Francona taken to hospital after chest tightness
NEW YORK -- Boston Red Sox manager Terry Francona has been taken to a New York City hospital after complaining of tightness in his chest.
Francona, who turns 46 on April 22, said all morning he was not feeling well, general manager Theo Epstein said. Before Boston's game against the Yankees, Francona was taken by ambulance to New York Weill-Cornell Medical Center in Manhattan, where he has relationships with several doctors.
"He was taken to the hospital for precautionary tests," Epstein said. "He had all his faculties about him, he was just going for tests."
Francona took the 8 a.m. team bus to Yankee Stadium and began his routine, even fulfilling media obligations despite not feeling well.
Epstein said the Yankees made all of their staff available to Francona. Red Sox team doctor Thomas Gill was monitoring Francona's condition by phone from Boston, and team trainer Jim Rowe accompanied the manager to the hospital.
Bench coach Brad Mills was to fill in for Francona in Wednesday's game against New York. Francona was not expected back for the game.
Mills told the media he spoke to Francona at the hospital, and said the Sox manager told him "he feels OK."
Epstein informed the team about Francona after the second Red Sox bus arrived at the stadium around 10:30 a.m.
"It was scary because you're talking about real-life stuff, you're not talking about wins and losses," Boston first baseman Kevin Millar said.
In his first year as manager, Francona led the Red Sox to their first World Series title since 1918. He had previously managed the Philadelphia Phillies and been bench coach for the Oakland Athletics.
Francona, who played 11 Major League seasons, suffered life-threatening blood clots following arthroscopic knee surgery in November 2002. He was in Seattle interviewing for the Mariners' managing job when he experienced severe chest pains.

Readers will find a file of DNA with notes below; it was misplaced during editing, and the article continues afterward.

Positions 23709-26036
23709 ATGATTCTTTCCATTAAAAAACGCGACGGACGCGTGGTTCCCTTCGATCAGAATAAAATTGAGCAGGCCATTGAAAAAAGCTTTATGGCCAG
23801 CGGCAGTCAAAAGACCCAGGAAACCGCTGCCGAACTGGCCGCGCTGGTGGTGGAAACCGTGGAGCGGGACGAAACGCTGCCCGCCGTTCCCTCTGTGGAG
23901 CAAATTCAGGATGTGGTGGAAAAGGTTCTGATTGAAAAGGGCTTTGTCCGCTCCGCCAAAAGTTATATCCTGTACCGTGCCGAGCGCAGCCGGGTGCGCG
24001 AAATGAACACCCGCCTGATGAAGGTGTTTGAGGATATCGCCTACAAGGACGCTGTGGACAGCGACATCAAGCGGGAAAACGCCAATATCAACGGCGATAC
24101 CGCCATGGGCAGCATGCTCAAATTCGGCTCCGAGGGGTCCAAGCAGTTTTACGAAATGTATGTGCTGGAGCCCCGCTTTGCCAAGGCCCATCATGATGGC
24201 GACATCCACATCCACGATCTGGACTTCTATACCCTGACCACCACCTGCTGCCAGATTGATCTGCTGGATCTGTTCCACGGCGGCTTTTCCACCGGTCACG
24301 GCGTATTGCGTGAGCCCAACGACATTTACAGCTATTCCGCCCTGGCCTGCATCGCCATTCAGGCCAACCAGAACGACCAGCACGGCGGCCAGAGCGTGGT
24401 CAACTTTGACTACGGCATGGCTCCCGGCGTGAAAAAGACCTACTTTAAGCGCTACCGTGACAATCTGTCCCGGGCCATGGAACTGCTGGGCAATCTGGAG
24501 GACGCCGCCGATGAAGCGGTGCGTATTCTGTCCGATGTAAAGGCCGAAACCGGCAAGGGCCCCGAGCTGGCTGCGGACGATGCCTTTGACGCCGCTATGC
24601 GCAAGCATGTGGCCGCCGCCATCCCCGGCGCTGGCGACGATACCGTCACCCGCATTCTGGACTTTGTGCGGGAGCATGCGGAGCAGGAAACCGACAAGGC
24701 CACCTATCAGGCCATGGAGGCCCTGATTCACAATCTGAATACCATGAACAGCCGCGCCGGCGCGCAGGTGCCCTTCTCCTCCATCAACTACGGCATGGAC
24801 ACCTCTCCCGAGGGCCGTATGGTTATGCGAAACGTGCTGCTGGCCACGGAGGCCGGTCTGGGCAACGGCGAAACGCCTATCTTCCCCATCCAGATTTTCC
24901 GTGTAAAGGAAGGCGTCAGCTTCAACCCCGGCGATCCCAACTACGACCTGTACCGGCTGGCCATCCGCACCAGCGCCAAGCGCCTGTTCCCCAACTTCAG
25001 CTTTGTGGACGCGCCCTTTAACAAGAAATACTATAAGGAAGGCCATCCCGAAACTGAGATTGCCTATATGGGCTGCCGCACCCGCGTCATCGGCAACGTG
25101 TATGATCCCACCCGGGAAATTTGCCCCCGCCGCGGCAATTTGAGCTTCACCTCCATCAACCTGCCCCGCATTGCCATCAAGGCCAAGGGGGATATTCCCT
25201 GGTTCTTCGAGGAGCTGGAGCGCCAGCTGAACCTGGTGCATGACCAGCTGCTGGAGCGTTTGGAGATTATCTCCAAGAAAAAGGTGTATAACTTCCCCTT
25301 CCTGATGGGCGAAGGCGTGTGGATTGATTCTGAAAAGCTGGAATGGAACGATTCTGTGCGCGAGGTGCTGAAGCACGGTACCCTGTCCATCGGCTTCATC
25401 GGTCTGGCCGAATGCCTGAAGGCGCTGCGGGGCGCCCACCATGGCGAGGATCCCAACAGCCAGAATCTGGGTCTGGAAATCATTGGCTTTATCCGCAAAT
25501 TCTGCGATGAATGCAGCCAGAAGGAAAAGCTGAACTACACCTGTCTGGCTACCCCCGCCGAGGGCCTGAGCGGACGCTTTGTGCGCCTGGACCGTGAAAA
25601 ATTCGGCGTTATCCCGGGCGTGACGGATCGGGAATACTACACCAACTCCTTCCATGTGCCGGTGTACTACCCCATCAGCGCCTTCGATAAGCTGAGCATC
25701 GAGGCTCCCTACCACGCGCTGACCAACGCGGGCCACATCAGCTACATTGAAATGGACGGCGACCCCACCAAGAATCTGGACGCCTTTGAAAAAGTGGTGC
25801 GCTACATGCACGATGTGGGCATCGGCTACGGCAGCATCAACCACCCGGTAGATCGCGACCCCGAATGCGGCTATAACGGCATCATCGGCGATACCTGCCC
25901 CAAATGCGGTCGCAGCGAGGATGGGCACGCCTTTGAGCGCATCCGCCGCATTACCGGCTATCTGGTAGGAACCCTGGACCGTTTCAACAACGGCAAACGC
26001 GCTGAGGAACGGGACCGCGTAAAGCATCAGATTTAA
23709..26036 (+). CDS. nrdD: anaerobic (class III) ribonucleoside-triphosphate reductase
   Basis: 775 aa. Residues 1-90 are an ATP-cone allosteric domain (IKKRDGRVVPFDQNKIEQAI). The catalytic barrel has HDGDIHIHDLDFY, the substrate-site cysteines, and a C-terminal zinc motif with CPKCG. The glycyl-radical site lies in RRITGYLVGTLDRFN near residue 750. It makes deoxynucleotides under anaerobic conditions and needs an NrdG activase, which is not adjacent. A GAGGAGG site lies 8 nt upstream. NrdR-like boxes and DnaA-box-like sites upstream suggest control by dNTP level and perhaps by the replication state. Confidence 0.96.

"I got off the plane and thought I'd had a heart attack," Francona later told The Boston Globe.
Doctors prescribed blood thinners and the problem was thought to be under control, but complications developed. He had staph infections in both knees, then developed serious hemorrhaging in his leg. He was hospitalized for more than a month and ultimately underwent eight operations.
"With the circulatory problems that he's had in the past, they (the doctors) want to make sure things are checked out a little bit more and I think they might be a little bit more cautious with him ..., Mills told the media this morning. I think we'll just wait and see what happens and we'll get more news as the day goes."
Francona was hired in December 2003 to replaced Grady Little, who outraged fans by leaving Pedro Martinez on the mound against the rival Yankees in the eighth inning of Game 7 of the 2003 American League Championship Series. New York went on to win that game on Aaron Boone's 11th-inning home run and advance to the World Series.
The plot developed similarly last year under Francona, with Boston claiming the Wild Card playoff slot after finishing second in the division behind New York. This time, however, the Red Sox stormed back from a 3-0 deficit in the ALCS to beat the Yankees. They then swept St. Louis in the World Series to claim the team's first championship in 86 years.